lived, and as that was one of the primary facts the detective wished to
ascertain, he determined to watch Brian's movements, and to trace him
"If he's the lover of that pretty girl, I'll wait till he leaves the
house," argued Mr. Gorby to himself, as he took his seat on the
Esplanade. "He won't long remain away from her, and once he leaves the
house it will be no difficult matter to find out where he lives."
When Brian made his appearance early in the evening, on his way to Mark
Frettlby's mansion, he wore evening dress, a light overcoat, and a soft
"Well, I'm dashed!" ejaculated Mr. Gorby, when he saw Fitzgerald
disappear; "if he isn't a fool I don't know who is, to go about
in the very clothes he wore when he polished Whyte off, and think he
won't be recognised. Melbourne ain't Paris or London, that he can
afford to be so careless, and when I put the darbies on him he will be
astonished. Ah, well," he went on, lighting his pipe and taking a seat
on the Esplanade, "I suppose I'll have to wait here till he comes out."
Mr. Gorby's patience was pretty severely tried, for hour after hour
passed, and no one appeared. He smoked several pipes, and watched the
people strolling along in the soft silver moonlight. A bevy of girls
passed by with their arms round one another's waists. Then a young man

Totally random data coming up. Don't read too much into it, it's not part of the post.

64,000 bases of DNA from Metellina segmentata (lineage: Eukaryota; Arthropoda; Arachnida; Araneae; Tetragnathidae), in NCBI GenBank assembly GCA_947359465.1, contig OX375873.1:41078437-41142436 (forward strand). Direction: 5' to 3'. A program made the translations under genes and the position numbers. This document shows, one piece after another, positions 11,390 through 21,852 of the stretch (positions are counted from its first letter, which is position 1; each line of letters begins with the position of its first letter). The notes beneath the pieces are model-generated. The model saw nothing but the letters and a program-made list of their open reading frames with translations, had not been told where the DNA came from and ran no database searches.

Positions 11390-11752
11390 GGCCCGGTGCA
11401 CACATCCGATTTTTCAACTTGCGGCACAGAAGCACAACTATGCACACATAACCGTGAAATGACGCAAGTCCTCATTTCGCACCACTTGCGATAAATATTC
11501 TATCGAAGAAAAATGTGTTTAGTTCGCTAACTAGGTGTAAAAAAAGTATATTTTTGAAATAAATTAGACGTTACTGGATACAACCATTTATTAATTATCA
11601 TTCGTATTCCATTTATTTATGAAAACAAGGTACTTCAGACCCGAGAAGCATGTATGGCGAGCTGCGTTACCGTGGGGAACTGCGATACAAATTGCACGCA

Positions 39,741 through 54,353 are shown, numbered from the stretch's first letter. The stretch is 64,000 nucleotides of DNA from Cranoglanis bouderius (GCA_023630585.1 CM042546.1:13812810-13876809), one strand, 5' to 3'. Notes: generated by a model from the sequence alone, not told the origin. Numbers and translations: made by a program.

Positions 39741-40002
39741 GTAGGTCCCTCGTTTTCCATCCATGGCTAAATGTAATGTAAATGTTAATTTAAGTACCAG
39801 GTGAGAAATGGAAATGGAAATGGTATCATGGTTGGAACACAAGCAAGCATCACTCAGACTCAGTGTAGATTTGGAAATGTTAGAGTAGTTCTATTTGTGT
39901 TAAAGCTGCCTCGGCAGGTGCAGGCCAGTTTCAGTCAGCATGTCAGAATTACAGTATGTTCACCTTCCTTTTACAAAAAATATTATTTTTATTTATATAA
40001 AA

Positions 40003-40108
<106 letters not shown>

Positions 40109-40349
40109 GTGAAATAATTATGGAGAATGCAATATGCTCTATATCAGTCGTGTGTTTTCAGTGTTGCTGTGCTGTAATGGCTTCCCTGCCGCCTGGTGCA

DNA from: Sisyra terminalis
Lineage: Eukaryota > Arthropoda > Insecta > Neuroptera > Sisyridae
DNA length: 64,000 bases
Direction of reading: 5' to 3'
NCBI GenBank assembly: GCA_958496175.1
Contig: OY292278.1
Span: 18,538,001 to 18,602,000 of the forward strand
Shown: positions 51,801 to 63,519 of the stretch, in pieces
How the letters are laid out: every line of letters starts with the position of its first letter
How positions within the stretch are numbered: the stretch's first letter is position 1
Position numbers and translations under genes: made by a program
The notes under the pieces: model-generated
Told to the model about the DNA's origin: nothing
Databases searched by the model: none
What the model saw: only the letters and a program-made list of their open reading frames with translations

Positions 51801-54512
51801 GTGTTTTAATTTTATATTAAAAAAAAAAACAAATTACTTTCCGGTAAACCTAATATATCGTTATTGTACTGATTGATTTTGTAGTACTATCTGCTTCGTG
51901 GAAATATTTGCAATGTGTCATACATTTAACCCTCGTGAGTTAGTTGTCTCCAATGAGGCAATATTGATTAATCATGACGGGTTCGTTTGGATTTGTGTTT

and woman, evidently lovers, came walking along. They sat down by Mr.
Gorby and looked hard at him, to hint that he need not stay. But the
detective took no heed of them, and kept his eyes steadily upon the
great house opposite. Finally, the lovers took themselves off with a
very bad grace.
Then Mr. Gorby saw Madge and Brian come out on to the verandah, and
heard in the stillness of the night, a sound weird and unearthly. It
was Miss Featherweight singing. He saw Madge go in, shortly followed by
Brian. The latter turned and stared at him for a moment.
"Ah," said Gorby to himself as he re-lit his pipe; "your conscience is
a-smiting you, is it? Wait a bit, my boy, till I have you in gaol."
Then the guests came out of the house, and their black figures
disappeared one by one from the moonlight as they shook hands and said
Shortly after Brian came down the path with Frettlby at his side, and
Madge hanging on her father's arm. Frettlby opened the gate and held
out his hand.
"Good-night, Fitzgerald," he said, in a hearty voice; "come soon
"Good-night, Brian, dearest," said Madge, kissing him, "and
don't forget to-morrow."
Then father and daughter closed the gate, leaving Brian outside, and
walked back to the house.
"Ah!" said Mr. Gorby to himself, "if you only knew what I know, you
wouldn't be so precious kind to him."
Brian strolled along the Esplanade, and crossing over, passed by Gorby
and walked on till he was opposite the Esplanade Hotel. Then he leaned